Tokyo, the near future: a new menace terrorises the city. The engineers are psychopathic killers whose wounds mutate and weaponise. Police officer Ruka is determined to find their leader and end their gory reign forever.
Tokyo Gore Police is a violent satire that takes place in the near-future. Amid a campaign to privatise the police force, the city is struck by a ferocious new killing phenomenon: the engineers. These psychotic murderers have a unique form of bodily self-defence. When attacked, their wounds spontaneously mutate and weaponize, forming jaws, firing projectiles or growing into deformed, bony saws and knives.
Ruka is a police officer and the best engineer-hunter on the force but she is haunted by the memory of her father, who was shot in the head and killed on the job. Brought up by the Samurai armour-clad police, she is no stranger to violence herself (after being groped by another passenger on the underground, she takes him outside where she slices off his arms and demurely protects herself from the rain of blood by opening a parasol). So when her hunt for the leader of the engineers points her towards information about her father’s unsolved murder, nothing will stop her getting revenge.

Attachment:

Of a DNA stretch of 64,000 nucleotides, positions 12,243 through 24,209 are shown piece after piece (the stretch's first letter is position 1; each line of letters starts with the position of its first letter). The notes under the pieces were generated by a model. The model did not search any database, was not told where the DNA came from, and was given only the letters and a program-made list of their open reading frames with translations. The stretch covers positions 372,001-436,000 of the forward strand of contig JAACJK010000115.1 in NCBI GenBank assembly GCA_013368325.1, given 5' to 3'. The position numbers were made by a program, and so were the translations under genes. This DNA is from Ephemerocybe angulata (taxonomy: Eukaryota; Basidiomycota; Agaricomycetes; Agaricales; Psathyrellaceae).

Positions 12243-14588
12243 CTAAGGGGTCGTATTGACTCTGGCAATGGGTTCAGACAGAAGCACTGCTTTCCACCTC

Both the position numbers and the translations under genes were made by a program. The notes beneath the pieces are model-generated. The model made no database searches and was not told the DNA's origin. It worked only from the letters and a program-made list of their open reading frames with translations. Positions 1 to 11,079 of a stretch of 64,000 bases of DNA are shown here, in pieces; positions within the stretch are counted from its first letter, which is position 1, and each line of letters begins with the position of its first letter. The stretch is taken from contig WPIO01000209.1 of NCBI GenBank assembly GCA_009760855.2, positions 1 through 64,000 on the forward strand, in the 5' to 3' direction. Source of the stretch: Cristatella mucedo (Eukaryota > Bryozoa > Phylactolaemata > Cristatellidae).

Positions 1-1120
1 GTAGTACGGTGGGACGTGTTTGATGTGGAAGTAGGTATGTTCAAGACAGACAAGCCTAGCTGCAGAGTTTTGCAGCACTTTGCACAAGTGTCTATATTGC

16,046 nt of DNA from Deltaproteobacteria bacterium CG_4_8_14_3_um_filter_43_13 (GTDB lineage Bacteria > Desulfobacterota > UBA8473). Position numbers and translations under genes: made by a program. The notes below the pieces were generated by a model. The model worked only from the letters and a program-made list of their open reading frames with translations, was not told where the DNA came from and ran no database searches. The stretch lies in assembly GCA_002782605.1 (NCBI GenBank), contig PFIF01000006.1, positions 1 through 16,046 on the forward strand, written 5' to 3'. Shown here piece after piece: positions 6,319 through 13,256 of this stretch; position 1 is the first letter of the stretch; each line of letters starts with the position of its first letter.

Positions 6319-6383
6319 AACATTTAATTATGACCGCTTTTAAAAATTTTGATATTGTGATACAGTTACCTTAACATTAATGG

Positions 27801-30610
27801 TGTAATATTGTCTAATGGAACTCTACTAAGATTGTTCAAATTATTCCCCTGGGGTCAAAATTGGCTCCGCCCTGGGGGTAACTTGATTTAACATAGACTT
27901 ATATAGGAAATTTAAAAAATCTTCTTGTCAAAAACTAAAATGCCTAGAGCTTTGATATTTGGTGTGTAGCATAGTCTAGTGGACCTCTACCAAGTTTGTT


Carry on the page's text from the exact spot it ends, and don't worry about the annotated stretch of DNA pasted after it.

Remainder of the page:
The film is a colourful circus of gore, humour and invention, with elements of Cronenbergian body horror; and Starship Troopers-like satire (the bouts of bloodletting are punctuated with public service announcements for cute cutting tools for self-harmers, and ultra-violent police recruitment ads). Eihi Shiina stars as Ruka. You may remember her as the sociopathic Asami from Takeshi Miike’s 1999 thriller Audition. She also plays the mother of Vampire Girl in tomorrow’s j-horror flick Vampire Girl versus Frankenstein Girl and also turns up in a small role in Takeshi Kitano’s latest film, Outrage.
Director Yoshihiro Nishimura began his film career as an effects and horror makeup specialist, working on films including Sion Sono’s 2002 Suicide Club and Yūdai Yamaguchi and Jun'ichi Yamamoto’s 2005 sci-fi horror Meatball Machine. He has twice worked with cult director Noburo Iguchi, first on the 2003 comedy/romance/horror A Larva To Love and again on the 2008 gore movie Machine Girl.
After Machine Girl wrapped, its US DVD distributors Media Blasters commissioned Nishimura to make his own movie. He decided to base the film on a short he had made in 1995, Anatomia Extinction. Nishimura co-wrote the screenplay for Tokyo Gore Police which he then directed. He also worked on the extensive effects and modelling himself.